emphasized in the interest of common sense. The first is the remarkable folly of purchasing 24 waists at 98 cents each. In an estimate of the cost of clothing, made by one of the working girls' clubs of St. George's last year, the girls agreed that comfort and a presentable appearance could be maintained, so far as expenditure for waists was concerned, on $8.50 a year. This amount allowed for five shirt-waists at $1.20 apiece, and one net waist at $2.50.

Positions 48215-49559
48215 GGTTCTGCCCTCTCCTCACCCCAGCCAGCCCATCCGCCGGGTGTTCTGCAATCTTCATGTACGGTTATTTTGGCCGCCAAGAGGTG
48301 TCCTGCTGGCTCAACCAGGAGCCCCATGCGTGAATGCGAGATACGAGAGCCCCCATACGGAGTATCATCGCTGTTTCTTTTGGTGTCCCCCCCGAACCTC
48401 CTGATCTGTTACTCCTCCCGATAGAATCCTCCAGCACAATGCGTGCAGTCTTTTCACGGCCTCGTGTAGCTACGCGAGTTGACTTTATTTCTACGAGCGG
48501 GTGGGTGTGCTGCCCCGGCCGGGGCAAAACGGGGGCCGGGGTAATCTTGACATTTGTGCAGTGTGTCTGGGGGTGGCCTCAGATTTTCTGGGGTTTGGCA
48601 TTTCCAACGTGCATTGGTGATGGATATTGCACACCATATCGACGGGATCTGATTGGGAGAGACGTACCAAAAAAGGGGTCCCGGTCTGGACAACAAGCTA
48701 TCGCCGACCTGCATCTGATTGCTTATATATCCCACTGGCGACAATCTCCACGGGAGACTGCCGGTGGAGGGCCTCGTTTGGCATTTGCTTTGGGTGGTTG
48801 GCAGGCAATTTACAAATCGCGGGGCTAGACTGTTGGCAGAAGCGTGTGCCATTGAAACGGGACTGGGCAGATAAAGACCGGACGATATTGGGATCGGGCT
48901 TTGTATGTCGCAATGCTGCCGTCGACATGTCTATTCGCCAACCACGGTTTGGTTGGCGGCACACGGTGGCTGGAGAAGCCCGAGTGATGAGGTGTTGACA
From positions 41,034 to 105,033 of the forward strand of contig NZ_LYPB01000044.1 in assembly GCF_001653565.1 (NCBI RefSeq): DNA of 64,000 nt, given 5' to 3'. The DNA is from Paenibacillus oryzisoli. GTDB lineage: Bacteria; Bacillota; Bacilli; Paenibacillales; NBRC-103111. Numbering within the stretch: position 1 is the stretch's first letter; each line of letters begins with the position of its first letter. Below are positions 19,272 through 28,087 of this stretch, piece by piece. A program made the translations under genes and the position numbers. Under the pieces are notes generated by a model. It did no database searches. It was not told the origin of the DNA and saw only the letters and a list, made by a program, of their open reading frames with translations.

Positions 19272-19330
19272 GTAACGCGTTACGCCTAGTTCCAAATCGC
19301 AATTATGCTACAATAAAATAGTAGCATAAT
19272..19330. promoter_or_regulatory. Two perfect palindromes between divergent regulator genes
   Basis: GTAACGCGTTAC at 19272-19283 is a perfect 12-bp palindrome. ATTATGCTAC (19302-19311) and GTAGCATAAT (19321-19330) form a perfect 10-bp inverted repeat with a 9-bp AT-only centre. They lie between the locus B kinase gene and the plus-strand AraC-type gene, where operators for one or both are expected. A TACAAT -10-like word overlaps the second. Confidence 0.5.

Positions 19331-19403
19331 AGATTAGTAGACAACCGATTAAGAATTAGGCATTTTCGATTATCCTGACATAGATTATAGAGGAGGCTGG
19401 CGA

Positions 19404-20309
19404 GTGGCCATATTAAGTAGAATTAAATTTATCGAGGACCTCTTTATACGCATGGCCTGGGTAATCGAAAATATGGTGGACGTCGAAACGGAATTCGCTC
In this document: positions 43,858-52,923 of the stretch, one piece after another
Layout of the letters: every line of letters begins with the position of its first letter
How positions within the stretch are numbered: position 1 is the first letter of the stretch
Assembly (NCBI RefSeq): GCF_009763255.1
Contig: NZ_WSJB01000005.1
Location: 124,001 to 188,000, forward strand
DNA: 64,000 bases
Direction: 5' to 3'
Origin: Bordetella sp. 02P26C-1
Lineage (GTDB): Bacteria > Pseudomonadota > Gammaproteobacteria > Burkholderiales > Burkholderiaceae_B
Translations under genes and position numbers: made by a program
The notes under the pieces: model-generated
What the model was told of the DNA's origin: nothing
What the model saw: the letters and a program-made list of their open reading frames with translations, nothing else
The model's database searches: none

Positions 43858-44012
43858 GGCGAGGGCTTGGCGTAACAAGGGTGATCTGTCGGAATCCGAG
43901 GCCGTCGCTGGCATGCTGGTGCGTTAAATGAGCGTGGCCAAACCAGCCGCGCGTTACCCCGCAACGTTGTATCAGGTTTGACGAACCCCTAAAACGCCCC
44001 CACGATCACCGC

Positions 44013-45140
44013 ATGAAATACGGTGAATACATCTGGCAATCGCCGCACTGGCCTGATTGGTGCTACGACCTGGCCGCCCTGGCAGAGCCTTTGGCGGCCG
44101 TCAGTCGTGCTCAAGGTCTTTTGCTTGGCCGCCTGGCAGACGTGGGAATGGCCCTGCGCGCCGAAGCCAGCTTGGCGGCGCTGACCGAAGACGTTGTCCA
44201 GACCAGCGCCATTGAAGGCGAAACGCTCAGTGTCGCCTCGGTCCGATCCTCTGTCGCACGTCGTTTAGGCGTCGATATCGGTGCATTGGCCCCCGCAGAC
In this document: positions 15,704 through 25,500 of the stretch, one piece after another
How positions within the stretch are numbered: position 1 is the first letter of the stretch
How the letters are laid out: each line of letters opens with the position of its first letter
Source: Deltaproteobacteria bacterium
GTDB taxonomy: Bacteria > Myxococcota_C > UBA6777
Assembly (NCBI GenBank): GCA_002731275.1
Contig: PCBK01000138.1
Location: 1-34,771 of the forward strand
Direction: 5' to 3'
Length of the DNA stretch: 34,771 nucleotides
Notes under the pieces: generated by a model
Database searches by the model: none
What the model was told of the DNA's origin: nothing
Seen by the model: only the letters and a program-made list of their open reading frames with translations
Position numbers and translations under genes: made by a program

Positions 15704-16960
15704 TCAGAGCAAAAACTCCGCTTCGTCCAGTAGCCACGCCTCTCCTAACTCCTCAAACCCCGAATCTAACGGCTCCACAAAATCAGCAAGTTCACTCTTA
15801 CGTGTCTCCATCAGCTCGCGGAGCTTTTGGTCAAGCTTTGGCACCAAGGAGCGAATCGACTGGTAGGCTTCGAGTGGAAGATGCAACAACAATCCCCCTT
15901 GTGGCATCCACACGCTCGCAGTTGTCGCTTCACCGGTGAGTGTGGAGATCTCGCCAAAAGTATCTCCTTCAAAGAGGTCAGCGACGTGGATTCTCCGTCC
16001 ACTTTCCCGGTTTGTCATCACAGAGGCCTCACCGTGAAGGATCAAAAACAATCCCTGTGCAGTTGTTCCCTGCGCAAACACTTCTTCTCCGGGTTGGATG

In extenuation of Lucy Cleaver's weak judgment as a waist purchaser, and the poor child's one absurd excess, it must, however, be said that the habit of buying many articles of poor quality, instead of fewer articles of better quality, is frequently a matter, not of choice, but of necessity. The cheap, hand-to-mouth buying which proves paradoxically so expensive in the end is no doubt often caused by the simple fact that the purchaser has not, at the time the purchase is made, any more money to offer. Whatever your wisdom, you cannot buy a waist for $1.